What is to gain by using geography in your research? A common example may be found in marriage records. Have you had trouble locating a marriage license or certificate? Take a look at a map that displays the topography of the land and the county borders for the time frame you need. Determine what obstacles might be in the way of your ancestor getting to the courthouse in their county, versus the courthouses in neighboring counties. Imagine yourself in that situation, and then find the easiest route out of the area to a courthouse. It may not even be the closest one, just the easiest one. As you explore the map, explore the record sets that become available to you from these neighboring communities.
Did your ancestor disappear for a period of time, only to show up in an unexpected city several months or even years later? Examine the route they would have had to take to get from point A to point B. Even if they were physically closer to Boulder, Colorado, it may have been easier to go south to Colorado Springs. Take into consideration, also, the natural events and human progress that may have affected travel during that time frame. Were there severe tornadoes that year? Was it a winter of heavy snow fall? Was the route to Colorado Springs wagon worthy, when the road to Boulder was still just a pack trail? Using your imagination can open the research possibilities.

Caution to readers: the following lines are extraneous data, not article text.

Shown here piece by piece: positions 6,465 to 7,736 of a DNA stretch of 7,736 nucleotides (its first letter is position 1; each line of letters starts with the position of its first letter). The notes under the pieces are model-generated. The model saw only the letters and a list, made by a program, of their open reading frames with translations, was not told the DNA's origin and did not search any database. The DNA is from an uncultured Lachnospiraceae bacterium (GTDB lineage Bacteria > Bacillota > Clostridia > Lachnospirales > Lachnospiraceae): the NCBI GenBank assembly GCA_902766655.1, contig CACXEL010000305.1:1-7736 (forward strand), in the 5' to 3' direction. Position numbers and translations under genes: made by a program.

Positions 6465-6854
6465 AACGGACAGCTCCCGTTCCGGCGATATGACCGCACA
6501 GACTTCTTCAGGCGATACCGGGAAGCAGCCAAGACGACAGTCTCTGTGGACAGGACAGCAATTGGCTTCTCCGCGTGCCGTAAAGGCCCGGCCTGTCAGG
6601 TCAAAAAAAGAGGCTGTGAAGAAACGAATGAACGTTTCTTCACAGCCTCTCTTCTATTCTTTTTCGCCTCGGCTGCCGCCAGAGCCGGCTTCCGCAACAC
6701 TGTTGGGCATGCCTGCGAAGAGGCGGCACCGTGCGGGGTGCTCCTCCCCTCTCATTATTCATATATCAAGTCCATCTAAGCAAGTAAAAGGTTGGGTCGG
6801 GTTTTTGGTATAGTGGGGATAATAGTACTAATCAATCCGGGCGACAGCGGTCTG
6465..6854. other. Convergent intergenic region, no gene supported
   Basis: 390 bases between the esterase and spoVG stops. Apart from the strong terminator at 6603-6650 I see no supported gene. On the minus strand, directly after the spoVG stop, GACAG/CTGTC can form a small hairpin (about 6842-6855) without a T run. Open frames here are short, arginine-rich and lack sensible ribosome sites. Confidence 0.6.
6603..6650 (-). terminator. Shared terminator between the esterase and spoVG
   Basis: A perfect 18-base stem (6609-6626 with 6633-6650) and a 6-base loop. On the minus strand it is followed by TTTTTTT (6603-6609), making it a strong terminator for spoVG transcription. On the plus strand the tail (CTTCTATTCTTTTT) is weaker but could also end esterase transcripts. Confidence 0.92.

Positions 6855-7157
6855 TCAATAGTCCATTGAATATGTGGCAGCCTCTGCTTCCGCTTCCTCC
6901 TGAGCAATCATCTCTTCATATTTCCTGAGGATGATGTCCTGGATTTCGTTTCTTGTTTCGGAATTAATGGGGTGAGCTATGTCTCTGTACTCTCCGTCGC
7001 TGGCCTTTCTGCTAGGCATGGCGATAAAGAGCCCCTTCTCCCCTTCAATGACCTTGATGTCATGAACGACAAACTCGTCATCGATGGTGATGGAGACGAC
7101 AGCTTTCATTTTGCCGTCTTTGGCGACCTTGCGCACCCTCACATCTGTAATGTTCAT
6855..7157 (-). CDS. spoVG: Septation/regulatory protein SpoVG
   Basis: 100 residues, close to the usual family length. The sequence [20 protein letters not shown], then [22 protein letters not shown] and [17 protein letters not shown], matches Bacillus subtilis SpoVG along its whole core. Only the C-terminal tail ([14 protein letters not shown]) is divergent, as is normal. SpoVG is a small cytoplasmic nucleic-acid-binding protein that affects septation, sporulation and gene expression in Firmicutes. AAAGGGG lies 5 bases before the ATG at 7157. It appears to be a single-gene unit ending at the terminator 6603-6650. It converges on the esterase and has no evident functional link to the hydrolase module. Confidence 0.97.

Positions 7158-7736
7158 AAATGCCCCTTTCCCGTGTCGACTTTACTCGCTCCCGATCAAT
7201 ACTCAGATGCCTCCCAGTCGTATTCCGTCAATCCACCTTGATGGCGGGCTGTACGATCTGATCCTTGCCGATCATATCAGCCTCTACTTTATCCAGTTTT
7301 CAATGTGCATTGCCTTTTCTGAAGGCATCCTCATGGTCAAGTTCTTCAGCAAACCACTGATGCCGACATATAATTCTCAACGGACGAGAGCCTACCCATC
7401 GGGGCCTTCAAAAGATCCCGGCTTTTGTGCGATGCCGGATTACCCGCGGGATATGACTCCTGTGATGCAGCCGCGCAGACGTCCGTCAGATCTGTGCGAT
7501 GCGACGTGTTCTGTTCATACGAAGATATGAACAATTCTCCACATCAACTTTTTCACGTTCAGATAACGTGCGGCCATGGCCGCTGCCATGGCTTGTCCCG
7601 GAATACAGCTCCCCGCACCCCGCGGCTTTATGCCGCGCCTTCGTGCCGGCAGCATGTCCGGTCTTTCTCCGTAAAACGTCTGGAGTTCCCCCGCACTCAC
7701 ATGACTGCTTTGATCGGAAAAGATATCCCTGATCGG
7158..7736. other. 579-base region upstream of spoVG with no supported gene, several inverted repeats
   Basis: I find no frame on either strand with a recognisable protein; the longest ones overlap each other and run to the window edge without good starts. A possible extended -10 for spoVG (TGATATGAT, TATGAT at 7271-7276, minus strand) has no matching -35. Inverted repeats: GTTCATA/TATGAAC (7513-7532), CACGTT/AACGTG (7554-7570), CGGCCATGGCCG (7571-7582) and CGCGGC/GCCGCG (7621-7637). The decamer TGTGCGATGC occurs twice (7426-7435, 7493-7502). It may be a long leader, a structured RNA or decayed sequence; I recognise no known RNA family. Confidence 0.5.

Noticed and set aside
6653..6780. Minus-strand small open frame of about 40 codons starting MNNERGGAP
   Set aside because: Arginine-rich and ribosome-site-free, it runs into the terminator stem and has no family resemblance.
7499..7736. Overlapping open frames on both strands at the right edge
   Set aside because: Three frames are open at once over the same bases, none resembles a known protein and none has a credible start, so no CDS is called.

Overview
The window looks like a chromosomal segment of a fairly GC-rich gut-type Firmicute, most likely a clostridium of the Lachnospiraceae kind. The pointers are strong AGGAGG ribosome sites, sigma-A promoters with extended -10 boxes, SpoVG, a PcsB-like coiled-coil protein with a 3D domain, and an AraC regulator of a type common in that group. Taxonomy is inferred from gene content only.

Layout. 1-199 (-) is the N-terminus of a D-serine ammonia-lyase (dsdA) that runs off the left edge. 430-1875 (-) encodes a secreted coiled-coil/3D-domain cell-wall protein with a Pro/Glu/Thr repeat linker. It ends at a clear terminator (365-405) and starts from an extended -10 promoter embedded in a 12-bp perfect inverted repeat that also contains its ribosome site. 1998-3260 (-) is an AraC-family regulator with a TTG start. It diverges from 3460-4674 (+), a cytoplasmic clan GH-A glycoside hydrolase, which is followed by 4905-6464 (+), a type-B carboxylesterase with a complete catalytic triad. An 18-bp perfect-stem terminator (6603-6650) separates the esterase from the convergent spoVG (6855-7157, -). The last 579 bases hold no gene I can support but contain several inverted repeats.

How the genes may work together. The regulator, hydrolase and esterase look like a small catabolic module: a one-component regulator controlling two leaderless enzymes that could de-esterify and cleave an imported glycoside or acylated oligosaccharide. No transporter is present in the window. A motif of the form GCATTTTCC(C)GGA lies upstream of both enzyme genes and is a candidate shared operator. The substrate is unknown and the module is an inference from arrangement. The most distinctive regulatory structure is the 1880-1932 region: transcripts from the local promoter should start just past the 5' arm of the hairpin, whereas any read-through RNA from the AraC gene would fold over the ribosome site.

Since much of my research time is focused on Colorado, I utilize the Geological Survey maps from the U.S. Department of the Interior quite a bit. Did you know that their topographic quadrangle maps include structures, abandoned airstrips and mining claims?
When people think of geography, they tend to lean towards maps, and for good reason. Maps can provide a wealth of information to the researcher, and there are numerous varieties to consider. The aforementioned National Geographic set and associated magazines have wonderful examples, including "The Territorial Growth of the United States" (Cartographic Division, National Geographic Society, Sept. 1987), which is one I've had in my collection since the issue arrived in my mailbox way back when.